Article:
- Button Accordion (Traditional Music)
- Cello (Traditional Music)
- Flute (Traditional Music)
- Gaelic Song
This is the UK’s only Bachelor of Music degree dedicated to traditional and folk music. Aspiring performers on this course explore Scotland’s unique and dynamic musical traditions as a conceptual, critical and creative framework within which to achieve a distinctively personal voice as an artist. This is interwoven with a solid basis in contemporary and eclectic performance practice. You will work closely with some of the world’s top solo and collaborative teachers and performers to consolidate your performance technique, repertoire and personal style as a traditional musician, interwoven with development as a critical, creative, entrepreneurial and/or teaching artist. This includes exploring both the established parameters of folk and traditional music and the shared technical vocabulary that links folk to classical and jazz worlds. External learning opportunities include an Isle of Skye residency, touring, teaching placements and work placements in Scotland and overseas, as well as appearances at high-profile events, including Glasgow’s renowned Celtic Connections festival, Piping Live, international occasions of state and a range of UK, European and North American festivals. The BMus with Honours (Traditional Music) places emphasis on the creative development of the individual and allows the curriculum to be relevant to aspiring musicians from anywhere in the world. We have welcomed students from as far afield as Japan, Hong Kong, New Zealand, Australia, USA, Canada, the Netherlands, Germany, England, Northern Ireland and the Republic of Ireland.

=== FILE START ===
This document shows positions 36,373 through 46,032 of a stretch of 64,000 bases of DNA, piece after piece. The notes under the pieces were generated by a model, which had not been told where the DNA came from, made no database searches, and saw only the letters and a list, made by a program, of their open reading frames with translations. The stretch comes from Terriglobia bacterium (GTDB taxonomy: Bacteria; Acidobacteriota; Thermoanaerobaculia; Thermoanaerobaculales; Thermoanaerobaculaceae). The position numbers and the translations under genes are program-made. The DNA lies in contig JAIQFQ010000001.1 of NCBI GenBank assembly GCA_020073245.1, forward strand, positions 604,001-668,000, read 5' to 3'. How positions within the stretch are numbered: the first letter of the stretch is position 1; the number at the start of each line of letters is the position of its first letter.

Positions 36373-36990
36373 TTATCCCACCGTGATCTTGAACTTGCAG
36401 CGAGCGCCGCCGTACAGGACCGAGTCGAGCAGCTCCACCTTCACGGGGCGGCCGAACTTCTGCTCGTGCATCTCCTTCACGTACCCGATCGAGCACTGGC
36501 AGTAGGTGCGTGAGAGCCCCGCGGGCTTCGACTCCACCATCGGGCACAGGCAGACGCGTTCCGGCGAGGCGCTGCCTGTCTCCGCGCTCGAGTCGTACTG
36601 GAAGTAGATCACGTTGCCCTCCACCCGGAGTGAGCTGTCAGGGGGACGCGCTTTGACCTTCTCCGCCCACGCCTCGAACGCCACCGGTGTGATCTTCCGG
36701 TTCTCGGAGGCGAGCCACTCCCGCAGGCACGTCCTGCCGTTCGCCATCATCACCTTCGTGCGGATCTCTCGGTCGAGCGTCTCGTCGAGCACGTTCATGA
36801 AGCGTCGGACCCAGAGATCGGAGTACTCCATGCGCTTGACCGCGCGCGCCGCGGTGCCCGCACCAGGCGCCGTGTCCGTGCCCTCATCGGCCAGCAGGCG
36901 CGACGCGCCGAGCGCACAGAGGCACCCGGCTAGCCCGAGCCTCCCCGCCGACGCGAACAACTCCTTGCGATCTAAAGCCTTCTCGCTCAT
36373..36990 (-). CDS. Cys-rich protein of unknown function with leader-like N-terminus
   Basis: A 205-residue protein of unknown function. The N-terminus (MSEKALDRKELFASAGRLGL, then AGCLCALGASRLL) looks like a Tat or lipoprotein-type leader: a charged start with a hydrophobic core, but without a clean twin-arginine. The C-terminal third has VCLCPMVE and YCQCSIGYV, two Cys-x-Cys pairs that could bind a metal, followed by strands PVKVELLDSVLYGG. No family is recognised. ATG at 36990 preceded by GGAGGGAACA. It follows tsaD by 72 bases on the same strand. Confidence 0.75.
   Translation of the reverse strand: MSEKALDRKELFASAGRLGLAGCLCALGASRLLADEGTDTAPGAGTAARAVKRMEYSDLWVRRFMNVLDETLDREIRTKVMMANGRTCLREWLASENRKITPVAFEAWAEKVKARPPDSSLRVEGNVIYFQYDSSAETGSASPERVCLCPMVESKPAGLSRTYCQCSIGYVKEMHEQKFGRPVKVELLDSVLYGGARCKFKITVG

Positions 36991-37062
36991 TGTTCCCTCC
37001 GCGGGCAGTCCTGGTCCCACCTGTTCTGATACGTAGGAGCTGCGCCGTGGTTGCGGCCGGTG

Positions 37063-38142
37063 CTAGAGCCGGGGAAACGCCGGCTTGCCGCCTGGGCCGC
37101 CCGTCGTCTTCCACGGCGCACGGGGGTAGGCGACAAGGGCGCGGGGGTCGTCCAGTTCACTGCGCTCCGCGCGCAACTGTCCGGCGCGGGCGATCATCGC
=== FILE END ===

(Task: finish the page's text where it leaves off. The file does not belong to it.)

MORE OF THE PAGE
During the application and audition process, you must select which instrument(s) you wish to specialise in for the duration of your course. On this course, you can choose from the following options:
Only one instrument is studied. It may be possible to study a further instrument formatively, but this will not contribute towards the qualification.
For all courses, you must select at least one specialism from the 'primary' list. For those studying primary/secondary pathways, two instruments may be selected – one from the 'primary' list and one from the 'secondary' list. Joint pathway students may select any two instruments from either list.